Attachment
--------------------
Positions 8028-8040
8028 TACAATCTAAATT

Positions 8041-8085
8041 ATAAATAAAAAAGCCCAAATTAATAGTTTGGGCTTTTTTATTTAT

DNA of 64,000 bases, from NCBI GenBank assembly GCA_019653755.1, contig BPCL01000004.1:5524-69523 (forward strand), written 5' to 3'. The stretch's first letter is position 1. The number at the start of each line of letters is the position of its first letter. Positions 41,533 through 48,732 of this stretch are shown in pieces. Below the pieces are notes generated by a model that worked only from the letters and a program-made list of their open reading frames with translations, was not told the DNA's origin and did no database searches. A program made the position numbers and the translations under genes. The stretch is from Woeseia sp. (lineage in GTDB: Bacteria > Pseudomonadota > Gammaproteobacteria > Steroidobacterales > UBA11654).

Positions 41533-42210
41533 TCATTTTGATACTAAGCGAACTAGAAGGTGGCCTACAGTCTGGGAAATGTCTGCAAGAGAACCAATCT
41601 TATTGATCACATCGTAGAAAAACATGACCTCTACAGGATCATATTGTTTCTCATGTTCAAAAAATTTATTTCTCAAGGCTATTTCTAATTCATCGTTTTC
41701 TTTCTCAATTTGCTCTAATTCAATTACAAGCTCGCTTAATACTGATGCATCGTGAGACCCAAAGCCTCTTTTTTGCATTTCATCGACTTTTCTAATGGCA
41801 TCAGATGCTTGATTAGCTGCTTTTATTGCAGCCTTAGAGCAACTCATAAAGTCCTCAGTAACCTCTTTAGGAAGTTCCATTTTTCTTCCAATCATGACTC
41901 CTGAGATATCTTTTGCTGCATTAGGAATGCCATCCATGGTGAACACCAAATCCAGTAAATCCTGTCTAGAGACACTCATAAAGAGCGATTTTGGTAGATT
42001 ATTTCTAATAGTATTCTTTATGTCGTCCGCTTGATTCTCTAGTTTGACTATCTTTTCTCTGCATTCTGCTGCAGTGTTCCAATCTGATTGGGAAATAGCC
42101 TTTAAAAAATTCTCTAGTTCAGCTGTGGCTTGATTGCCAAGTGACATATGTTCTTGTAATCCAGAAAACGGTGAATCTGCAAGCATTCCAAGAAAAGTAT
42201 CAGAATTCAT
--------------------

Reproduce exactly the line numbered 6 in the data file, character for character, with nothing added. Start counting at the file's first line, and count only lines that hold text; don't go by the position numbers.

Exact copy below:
Positions 41533-42210